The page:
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Department of Health and Human Services

Office of Inspector General -- AUDIT

"Review of Rising Costs in the Emergency Assistance Program," (A-01-95-02503)

October 6, 1995

Complete Text of Report is available in PDF format (2.6 MB). Copies can also be obtained by contacting the Office of Public Affairs at 202-619-1343.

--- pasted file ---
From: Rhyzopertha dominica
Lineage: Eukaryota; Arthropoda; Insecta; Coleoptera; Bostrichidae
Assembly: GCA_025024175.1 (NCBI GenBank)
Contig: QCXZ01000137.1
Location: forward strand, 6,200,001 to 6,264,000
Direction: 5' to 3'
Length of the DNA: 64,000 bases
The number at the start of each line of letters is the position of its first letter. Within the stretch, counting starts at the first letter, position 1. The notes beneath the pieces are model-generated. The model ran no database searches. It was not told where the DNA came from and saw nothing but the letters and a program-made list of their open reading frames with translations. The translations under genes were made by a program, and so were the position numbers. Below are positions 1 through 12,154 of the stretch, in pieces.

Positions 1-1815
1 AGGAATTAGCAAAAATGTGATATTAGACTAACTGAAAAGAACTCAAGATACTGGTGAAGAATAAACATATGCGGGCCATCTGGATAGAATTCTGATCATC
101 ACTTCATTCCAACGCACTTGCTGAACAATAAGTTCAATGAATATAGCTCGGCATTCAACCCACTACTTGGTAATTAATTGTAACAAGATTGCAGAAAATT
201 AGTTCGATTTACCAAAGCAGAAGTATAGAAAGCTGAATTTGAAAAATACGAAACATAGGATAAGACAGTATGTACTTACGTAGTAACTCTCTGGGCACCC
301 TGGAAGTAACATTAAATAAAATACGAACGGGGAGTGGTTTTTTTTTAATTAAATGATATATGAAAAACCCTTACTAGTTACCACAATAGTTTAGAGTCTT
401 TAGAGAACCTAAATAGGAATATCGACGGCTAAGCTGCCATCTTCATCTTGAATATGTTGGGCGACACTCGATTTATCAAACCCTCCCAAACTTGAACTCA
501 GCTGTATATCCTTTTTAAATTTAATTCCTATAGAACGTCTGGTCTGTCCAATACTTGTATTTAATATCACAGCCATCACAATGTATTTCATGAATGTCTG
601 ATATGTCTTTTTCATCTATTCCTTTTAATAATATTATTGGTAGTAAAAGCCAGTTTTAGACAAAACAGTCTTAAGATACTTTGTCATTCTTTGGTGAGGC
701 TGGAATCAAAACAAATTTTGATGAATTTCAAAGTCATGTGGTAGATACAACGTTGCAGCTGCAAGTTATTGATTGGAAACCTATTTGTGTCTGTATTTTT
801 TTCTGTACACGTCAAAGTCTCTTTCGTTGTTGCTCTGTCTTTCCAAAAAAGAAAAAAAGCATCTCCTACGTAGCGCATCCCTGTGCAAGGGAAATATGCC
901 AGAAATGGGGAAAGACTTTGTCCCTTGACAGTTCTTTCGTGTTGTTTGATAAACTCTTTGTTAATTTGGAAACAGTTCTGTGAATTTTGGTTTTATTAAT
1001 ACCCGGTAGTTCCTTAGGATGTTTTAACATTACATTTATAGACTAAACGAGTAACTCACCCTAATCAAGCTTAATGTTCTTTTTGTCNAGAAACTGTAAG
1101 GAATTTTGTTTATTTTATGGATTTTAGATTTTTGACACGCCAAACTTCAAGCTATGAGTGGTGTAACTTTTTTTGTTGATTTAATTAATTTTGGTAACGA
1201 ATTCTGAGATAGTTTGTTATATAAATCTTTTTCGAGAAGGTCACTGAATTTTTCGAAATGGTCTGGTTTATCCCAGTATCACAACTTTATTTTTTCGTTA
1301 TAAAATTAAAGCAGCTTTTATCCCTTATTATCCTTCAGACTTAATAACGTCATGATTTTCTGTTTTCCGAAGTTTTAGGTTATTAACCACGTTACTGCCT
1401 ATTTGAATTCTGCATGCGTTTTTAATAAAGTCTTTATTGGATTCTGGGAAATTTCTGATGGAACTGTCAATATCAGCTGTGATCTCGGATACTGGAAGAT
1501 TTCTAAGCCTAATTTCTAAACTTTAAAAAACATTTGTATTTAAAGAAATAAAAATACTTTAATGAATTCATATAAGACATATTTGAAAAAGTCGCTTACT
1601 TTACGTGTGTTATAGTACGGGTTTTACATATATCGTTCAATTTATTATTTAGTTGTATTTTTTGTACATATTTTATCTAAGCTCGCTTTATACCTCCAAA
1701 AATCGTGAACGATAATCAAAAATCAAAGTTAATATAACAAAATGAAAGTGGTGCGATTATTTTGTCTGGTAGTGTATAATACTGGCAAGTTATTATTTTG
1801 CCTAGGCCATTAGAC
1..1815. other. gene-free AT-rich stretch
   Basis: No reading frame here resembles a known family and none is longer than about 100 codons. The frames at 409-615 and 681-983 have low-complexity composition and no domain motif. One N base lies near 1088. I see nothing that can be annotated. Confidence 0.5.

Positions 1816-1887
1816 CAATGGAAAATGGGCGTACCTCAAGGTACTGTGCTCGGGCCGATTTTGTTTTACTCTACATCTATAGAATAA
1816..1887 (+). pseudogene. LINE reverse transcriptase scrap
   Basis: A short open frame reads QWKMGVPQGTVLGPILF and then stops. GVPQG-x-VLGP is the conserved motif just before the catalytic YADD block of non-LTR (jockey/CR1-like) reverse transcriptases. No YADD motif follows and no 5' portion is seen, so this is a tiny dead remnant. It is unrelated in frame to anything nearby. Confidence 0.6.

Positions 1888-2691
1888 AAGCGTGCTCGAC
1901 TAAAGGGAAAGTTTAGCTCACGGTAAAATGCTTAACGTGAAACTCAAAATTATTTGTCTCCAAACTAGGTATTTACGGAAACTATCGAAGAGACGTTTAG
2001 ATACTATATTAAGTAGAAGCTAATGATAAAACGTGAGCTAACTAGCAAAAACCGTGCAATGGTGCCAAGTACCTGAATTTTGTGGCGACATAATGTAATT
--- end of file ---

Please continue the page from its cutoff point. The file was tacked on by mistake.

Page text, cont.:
From 1991 to 1994 emergency assistance (EA) expenditures claimed by States have increased by about 400 percent, from $153 million to $782 million. Emergency assistance expenditures are expected to reach over $1 billion in 1996. This final audit report points out that States, in order to maximize Federal revenue, have been amending their respective EA programs to obtain funding for services traditionally State funded. These services, predominantly juvenile justice, tuition, foster care, and child welfare, usually address long-term problems. Because the EA legislation and regulations are broad, States are able to shift these costs by lengthening the eligibility periods, defining emergencies to allow the shifting to occur, and setting high income standards for eligibility. Primary recommendations call for the Administration for Children and Families (ACF) to support legislation that would either cap the Federal share of EA expenditures or include the program as part of a block grant, and revise or rescind current ACF policies allowing the shifting of costs to the EA program, especially where such costs have been borne traditionally by the States. The ACF agreed that there is a urgent need to control the rapid escalation of EA expenditures, and agreed to support capping EA expenditures.